David Lodge’s Thinks… is an “academic” novel, a story set on a university campus, ostensibly about an affair between two faculty members. However, the real story is about consciousness, a hot topic in cognitive science in recent decades. The man, Ralph Messenger, typifies the established academic, whose duties include teaching both undergraduate and graduate students, research and the administration of a privately funded research institute. Not all fully tenured professors head up independent organizations, but such positions are common among successful scientists and scholars employed by universities. The woman, Helen Reed, is a visiting novelist, who is filling the teaching position left temporarily vacant by a faculty member in the School of English. (The novel is set in England, so the university has “schools” rather than departments.)
While the plot focuses on the events of Ralph and Helen’s romance, the theme of the book is really C. P. Snow’s “two cultures,” science and the arts. Consciousness turns out to be a subject right at the interface of science and literature. From its very beginnings, the novel has been a vehicle for conveying other people’s inner thoughts and feelings. Because we can never observe what is going on in the minds of others and are forced to rely on what they tell us, fiction gives the illusion of “being inside someone else’s head.” I say illusion, because that is what Ralph calls it when the topic first comes up for serious discussion with Helen. She isn’t acquainted with research in cognitive science, whereas Ralph can claim thorough familiarity with literature behind the façade of the well-educated don. He freely admits to himself that he rarely reads fiction now, although he, like most scientists, would maintain that his well-rounded college education necessarily included adequate exposure to the best novels.
Lodge skillfully uses Helen and Ralph’s diaries as a device to tell us what they are thinking and feeling as their story unfolds. Helen keeps a conventional diary, although her literary habits make it read like a well-edited narrative. At one point she even switches to close third-person narration to describe her perspective on what has happened. Ralph disguises his diary as “research” into the mind in a stream-of-consciousness, free-association tape recording of his thoughts, which inevitably cover the same ground as Helen’s formal diary. At first, the two diaries provide the two character’s backstories, partway into Ralph’s first taped monologue on a Sunday morning he rises from his desk and looks out his windows to see Helen crossing the campus in the rain. And Helen includes in one of her early journal entries the dinner party where she meets Ralph, and they begin a somewhat heated intellectual argument that becomes the touchstone of their later interactions. Both enjoy a good argument and are skilled at it, unlike others at the party.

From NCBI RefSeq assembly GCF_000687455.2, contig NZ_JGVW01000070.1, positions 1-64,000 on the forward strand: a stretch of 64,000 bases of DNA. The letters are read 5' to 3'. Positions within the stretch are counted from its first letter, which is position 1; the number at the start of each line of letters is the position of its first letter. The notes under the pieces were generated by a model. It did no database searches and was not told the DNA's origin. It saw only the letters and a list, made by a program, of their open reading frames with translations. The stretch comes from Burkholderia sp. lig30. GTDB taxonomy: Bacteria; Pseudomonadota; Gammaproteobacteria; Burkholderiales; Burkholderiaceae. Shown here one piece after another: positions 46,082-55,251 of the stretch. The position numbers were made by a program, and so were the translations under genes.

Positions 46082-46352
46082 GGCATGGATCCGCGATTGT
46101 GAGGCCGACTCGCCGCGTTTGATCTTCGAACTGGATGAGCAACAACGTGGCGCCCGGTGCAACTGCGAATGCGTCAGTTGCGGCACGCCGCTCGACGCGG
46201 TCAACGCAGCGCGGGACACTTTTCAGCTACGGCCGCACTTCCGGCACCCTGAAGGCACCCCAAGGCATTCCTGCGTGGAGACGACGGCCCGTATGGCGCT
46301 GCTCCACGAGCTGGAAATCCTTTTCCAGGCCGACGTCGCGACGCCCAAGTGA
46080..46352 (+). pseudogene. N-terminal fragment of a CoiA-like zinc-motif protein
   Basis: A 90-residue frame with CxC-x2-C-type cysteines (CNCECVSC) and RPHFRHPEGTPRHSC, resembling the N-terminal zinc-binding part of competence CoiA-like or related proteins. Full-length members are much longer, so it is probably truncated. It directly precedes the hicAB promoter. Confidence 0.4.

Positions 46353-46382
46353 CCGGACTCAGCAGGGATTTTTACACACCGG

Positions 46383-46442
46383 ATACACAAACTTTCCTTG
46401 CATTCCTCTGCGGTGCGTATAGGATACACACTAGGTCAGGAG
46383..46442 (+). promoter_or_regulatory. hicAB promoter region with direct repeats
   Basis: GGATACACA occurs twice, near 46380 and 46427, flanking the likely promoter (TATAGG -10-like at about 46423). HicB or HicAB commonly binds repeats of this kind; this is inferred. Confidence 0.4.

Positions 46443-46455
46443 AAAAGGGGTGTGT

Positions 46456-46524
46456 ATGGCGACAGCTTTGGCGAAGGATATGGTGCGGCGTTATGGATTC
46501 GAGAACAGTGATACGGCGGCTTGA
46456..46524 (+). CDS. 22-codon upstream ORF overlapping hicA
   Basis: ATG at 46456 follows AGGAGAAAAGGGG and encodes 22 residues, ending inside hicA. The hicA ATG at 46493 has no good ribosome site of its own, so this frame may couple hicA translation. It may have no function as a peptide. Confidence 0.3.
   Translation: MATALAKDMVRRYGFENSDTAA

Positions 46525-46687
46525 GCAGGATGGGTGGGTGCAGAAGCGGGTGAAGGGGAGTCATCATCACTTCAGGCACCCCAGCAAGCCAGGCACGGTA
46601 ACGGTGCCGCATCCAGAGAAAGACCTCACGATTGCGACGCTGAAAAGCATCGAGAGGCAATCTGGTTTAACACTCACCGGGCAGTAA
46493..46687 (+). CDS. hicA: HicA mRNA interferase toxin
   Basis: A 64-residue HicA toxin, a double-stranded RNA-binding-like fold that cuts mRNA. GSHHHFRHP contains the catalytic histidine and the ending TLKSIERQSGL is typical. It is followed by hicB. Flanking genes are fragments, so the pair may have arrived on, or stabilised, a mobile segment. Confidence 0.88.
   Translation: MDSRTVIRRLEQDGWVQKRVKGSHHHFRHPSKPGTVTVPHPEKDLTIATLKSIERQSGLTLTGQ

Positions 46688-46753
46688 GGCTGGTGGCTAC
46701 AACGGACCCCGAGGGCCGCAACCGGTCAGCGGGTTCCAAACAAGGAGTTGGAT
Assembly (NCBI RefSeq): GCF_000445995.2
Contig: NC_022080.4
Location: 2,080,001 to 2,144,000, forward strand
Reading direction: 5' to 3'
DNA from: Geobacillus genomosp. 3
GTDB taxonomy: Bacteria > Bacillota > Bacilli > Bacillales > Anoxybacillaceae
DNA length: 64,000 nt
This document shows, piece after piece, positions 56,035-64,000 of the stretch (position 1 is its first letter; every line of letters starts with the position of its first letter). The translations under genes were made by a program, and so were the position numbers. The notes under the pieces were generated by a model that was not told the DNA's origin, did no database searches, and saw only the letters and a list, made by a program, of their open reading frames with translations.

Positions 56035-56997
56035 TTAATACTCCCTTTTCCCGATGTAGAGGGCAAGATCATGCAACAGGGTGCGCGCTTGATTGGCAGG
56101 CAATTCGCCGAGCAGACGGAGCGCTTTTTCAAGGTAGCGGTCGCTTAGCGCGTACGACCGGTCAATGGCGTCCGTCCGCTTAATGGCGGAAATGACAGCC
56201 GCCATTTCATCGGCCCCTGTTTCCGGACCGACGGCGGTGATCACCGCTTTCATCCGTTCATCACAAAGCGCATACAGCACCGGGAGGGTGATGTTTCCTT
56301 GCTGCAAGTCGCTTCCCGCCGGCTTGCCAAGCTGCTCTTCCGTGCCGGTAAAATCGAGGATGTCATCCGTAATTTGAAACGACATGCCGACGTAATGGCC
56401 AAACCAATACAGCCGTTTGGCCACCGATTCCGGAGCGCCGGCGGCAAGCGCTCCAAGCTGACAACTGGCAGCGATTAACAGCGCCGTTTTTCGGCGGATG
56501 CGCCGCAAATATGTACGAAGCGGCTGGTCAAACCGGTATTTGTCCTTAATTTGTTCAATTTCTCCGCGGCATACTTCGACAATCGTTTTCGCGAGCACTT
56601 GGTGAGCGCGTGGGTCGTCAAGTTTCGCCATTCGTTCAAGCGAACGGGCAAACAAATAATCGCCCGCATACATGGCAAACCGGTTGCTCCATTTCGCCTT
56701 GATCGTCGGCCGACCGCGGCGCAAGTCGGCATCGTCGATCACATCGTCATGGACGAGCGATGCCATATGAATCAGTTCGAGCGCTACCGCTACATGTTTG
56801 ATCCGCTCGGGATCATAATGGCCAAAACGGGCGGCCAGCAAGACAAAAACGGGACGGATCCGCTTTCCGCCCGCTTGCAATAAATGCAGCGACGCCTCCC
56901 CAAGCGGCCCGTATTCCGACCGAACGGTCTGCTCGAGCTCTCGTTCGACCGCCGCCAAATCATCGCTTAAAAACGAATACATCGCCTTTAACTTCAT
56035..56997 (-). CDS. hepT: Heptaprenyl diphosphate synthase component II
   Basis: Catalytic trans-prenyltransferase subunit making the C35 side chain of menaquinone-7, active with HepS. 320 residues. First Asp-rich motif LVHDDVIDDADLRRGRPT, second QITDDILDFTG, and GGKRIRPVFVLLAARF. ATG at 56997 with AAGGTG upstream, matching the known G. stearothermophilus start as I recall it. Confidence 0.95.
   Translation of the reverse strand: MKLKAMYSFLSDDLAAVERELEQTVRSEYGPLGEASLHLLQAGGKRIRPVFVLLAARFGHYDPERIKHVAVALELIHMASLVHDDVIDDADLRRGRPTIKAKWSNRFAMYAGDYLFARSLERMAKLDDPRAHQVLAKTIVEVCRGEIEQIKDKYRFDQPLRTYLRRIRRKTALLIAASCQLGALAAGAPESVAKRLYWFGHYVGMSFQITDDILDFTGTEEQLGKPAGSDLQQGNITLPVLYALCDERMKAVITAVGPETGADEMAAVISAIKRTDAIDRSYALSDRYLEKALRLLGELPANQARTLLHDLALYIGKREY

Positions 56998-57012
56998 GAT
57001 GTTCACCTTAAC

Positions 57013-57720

Although the novel contains extensive discussion of awareness as it is objectified in cognitive science and fiction, we never get to see Ralph engaged in research nor Helen actually writing a novel. We are witnesses to Ralph supervising graduate students’ projects on artificial intelligence and Helen critiquing the fiction of the students taking her creative writing workshops. The former gives a sample of research in robotics and a glimpse of the issues involved in creating programs that are “conscious.” However, these scenes serve a didactic role in pushing the story forward, while Ralph’s actual activities are more administrative. Lodge uses the work of Helen’s students on class exercises to illustrate the process writers use to make someone else’s thoughts and feeling explicit — a very effective literary device. And the novel one of Helen’s students is working on for the course provides a major turning point in the plot.
Lodge portrays Helen and Ralph with both insight and humor. I came to feel both sympathy for them and understanding of the work and aspirations. Whether Thinks… is fiction about science depends, I suppose, on whether the reader is more interested in the central problem of contemporary cognitive science or in a realistic and sympathetic portrait of a scientist as a human being. I was able to enjoy the book both ways, and came away feeling that it had done a good job of giving me both kinds of experience.